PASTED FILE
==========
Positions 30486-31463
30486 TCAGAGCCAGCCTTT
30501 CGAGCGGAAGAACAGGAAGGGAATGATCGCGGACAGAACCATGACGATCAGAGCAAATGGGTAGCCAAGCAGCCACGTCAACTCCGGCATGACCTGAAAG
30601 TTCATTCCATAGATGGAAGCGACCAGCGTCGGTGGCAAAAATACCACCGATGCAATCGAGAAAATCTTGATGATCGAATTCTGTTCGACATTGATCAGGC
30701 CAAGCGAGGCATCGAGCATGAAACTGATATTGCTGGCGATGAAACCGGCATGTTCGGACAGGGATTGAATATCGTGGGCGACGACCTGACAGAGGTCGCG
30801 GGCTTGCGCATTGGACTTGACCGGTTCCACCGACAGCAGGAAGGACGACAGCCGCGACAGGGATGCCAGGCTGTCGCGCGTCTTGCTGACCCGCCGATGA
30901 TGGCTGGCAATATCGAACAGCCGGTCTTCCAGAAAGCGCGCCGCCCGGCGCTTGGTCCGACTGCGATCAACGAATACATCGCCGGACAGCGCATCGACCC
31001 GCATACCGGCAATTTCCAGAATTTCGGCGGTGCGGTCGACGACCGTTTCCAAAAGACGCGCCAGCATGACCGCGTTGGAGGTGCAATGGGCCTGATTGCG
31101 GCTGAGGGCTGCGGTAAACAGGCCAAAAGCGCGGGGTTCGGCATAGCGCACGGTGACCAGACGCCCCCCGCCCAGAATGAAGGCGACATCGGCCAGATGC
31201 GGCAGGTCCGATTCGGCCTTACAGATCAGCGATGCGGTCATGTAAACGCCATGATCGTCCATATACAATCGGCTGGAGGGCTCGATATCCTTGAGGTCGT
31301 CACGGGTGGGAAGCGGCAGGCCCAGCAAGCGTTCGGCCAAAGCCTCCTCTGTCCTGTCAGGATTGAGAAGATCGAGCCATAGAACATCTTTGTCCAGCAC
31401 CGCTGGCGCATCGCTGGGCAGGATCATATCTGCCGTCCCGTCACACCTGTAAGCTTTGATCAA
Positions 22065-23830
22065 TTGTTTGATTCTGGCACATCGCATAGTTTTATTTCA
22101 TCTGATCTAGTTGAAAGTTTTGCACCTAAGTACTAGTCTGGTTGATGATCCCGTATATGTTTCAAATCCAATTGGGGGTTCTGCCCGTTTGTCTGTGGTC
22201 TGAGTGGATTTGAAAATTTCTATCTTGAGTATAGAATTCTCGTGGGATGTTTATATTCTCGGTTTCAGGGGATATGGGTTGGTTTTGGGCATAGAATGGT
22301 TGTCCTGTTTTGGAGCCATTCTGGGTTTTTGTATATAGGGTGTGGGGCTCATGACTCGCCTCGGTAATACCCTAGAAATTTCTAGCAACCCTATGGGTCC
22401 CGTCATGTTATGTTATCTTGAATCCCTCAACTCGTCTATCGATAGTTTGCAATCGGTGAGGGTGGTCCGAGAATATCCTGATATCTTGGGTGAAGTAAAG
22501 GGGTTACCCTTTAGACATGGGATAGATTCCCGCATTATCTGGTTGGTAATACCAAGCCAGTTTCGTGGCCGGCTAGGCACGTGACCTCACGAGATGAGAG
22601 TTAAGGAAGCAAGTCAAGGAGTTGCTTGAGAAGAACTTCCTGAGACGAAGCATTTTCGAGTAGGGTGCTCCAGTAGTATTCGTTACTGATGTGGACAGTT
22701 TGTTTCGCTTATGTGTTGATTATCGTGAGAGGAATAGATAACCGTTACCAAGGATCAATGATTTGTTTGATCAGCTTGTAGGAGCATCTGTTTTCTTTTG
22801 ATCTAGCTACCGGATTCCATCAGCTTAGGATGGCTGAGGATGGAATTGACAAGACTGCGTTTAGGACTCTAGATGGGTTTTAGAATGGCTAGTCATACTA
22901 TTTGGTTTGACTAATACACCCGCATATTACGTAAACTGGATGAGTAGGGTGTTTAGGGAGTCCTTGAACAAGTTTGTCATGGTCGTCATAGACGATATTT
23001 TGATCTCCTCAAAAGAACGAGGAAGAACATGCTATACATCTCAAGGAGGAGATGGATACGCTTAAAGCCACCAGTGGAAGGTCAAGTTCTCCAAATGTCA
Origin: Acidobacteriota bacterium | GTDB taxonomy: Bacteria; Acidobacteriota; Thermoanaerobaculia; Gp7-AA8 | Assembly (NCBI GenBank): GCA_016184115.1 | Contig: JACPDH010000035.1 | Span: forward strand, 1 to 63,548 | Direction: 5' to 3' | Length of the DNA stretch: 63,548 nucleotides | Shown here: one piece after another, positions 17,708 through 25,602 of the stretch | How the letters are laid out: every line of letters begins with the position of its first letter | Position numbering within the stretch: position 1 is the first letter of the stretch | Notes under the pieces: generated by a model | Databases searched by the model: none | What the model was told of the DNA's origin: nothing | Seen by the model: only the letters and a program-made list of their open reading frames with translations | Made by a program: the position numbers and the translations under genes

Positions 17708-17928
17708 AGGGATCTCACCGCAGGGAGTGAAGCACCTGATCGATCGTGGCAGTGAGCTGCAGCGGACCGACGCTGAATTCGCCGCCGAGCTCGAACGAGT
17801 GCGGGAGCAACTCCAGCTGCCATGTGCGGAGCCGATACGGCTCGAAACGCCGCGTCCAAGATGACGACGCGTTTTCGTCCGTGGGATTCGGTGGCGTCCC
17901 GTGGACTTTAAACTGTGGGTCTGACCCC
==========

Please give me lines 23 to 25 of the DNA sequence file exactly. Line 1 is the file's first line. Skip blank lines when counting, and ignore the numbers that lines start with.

22901 TTTGGTTTGACTAATACACCCGCATATTACGTAAACTGGATGAGTAGGGTGTTTAGGGAGTCCTTGAACAAGTTTGTCATGGTCGTCATAGACGATATTT
23001 TGATCTCCTCAAAAGAACGAGGAAGAACATGCTATACATCTCAAGGAGGAGATGGATACGCTTAAAGCCACCAGTGGAAGGTCAAGTTCTCCAAATGTCA
Origin: Acidobacteriota bacterium | GTDB taxonomy: Bacteria; Acidobacteriota; Thermoanaerobaculia; Gp7-AA8 | Assembly (NCBI GenBank): GCA_016184115.1 | Contig: JACPDH010000035.1 | Span: forward strand, 1 to 63,548 | Direction: 5' to 3' | Length of the DNA stretch: 63,548 nucleotides | Shown here: one piece after another, positions 17,708 through 25,602 of the stretch | How the letters are laid out: every line of letters begins with the position of its first letter | Position numbering within the stretch: position 1 is the first letter of the stretch | Notes under the pieces: generated by a model | Databases searched by the model: none | What the model was told of the DNA's origin: nothing | Seen by the model: only the letters and a program-made list of their open reading frames with translations | Made by a program: the position numbers and the translations under genes